Stark yet enthralling.

70. Jill Paton Walsh – Fireweed


A story that feels like smoke and dirt.

Narrated by ‘Bill’ – we never find out his real name – we learn of life in London during the Blitz. Bill should be in the Welsh countryside, evacuated as other children were, but makes his way back to London where he meets Julie, another child who has avoided the authorities.

Together, they just about survive, earning money through Bill’s opportunism and finding shelter whenever possible. The final two chapters are particularly heart-wrenching.

This is perfect for use with a WWII topic, touching upon evacuation, shelters, vividly described scenes of bombing (both during raids and the aftermath), as well as lots of other smaller pieces of information of which I was ignorant.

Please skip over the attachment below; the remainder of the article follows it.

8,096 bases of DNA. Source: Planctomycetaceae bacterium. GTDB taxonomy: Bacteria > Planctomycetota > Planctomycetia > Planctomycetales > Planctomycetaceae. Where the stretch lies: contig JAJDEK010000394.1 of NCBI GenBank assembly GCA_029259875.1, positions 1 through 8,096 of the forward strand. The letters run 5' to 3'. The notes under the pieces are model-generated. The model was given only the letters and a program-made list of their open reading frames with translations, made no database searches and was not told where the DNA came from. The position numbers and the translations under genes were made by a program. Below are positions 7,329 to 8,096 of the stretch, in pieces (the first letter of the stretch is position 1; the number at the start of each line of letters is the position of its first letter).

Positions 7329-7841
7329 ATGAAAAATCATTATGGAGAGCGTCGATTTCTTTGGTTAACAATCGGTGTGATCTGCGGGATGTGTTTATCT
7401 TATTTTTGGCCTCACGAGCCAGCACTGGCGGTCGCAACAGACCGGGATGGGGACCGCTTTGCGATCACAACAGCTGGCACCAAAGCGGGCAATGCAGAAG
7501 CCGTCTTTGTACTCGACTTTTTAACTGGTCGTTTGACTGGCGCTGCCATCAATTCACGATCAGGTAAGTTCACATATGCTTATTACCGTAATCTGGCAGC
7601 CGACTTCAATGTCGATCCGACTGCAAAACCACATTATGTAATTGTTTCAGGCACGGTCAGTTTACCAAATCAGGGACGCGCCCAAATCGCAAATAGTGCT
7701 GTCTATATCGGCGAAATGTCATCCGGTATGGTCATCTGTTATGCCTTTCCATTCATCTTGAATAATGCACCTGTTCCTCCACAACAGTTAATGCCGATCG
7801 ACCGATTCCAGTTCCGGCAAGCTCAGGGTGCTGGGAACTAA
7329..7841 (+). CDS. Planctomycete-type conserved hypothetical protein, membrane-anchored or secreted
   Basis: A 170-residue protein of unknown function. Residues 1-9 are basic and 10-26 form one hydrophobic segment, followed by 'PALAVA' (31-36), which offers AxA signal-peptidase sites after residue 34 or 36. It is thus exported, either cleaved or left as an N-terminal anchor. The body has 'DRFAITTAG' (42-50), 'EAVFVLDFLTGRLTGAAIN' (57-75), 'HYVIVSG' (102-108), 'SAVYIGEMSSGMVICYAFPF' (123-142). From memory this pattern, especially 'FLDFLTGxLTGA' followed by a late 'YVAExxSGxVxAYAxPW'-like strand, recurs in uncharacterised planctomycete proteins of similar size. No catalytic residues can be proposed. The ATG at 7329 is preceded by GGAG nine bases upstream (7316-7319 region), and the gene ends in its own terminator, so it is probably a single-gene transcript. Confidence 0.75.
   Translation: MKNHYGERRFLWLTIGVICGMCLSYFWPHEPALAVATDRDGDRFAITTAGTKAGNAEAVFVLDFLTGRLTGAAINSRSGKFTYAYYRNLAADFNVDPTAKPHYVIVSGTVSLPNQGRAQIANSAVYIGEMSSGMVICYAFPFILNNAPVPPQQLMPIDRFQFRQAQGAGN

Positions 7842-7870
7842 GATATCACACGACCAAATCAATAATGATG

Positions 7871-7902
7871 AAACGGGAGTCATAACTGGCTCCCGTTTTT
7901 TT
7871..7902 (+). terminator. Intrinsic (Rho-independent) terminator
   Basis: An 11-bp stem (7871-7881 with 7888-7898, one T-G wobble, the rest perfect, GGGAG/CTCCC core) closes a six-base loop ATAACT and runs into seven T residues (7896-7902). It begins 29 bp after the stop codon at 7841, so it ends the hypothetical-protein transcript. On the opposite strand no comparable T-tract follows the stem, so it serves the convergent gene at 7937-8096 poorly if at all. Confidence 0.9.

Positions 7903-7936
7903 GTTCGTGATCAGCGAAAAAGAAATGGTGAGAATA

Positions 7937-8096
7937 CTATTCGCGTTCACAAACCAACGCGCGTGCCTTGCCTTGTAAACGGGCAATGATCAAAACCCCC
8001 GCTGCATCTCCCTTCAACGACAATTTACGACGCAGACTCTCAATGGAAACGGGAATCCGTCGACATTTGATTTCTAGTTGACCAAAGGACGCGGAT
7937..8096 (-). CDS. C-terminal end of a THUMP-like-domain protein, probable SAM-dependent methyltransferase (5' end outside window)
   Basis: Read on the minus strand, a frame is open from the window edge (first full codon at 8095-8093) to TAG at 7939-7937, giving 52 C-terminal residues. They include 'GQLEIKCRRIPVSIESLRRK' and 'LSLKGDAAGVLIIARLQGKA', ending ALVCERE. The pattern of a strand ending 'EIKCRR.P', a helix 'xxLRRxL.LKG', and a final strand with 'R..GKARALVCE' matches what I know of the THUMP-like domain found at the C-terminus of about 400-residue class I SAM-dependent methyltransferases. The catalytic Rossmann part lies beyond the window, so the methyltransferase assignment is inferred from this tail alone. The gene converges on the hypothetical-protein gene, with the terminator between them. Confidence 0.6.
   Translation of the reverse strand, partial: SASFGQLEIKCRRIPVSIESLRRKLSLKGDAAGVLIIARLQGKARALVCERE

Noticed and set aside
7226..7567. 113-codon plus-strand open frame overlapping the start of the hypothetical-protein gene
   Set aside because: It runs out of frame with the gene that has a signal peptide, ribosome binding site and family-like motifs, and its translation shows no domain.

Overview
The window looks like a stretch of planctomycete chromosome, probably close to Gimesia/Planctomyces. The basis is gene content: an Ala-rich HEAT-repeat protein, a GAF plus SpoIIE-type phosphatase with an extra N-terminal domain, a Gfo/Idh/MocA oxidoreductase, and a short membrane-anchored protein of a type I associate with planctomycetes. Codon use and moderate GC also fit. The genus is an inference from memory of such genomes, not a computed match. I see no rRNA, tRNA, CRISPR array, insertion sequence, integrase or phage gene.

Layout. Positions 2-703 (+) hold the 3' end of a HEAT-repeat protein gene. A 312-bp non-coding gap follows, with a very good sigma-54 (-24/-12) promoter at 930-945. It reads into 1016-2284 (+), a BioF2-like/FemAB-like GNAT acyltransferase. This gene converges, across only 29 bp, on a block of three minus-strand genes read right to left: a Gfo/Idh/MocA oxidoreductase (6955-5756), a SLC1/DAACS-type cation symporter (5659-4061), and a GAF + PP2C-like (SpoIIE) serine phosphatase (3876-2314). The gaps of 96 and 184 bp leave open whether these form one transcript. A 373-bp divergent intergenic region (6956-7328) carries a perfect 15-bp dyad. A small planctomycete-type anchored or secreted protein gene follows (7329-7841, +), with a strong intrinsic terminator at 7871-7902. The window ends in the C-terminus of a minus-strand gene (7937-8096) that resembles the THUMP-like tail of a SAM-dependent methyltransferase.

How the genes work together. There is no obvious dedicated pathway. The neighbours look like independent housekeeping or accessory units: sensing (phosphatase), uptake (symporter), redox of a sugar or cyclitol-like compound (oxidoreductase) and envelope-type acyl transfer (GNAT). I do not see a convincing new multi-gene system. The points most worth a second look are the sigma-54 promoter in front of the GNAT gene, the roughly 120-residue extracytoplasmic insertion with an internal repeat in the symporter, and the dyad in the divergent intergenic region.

71. Ross Welford – Time Travelling With a Hamster


This story begins with Al’s birthday, upon which he receives a letter from his dad – though his dad is dead. The letter urges Al to go back in time, using his dad’s time travel invention, in order to make small but important changes that means he wouldn’t die young.

Off Al goes, in a Back To The Future-fuelled mission to change things, but not too much, and meet people, but not affect them. There is humour, emotion and a considerable amount of darkness – death, miscarriages, swearing, hints about virginity all feature, all of which would put me off reading it with my class. An odd one in many ways, as so many books seem to be about dealing with grief, whereas this one goes against that, and actively tries to reverse what has happened. One of a kind!

72. Shaun Tan – Tales From Outer Suburbia


I spotted this for £1.50 in a charity shop window and thought there must have been some sort of mistake – always a treat when that happens.

Packed with short stories of the mundanity of suburban life, albeit with magical twists, such as the day a water buffalo was found on the street, or when the town painted a load of rockets. Unusual and entertaining, and enhanced with Tan’s unique illustrations.

73. Zana Fraillon – The Ones That Disappeared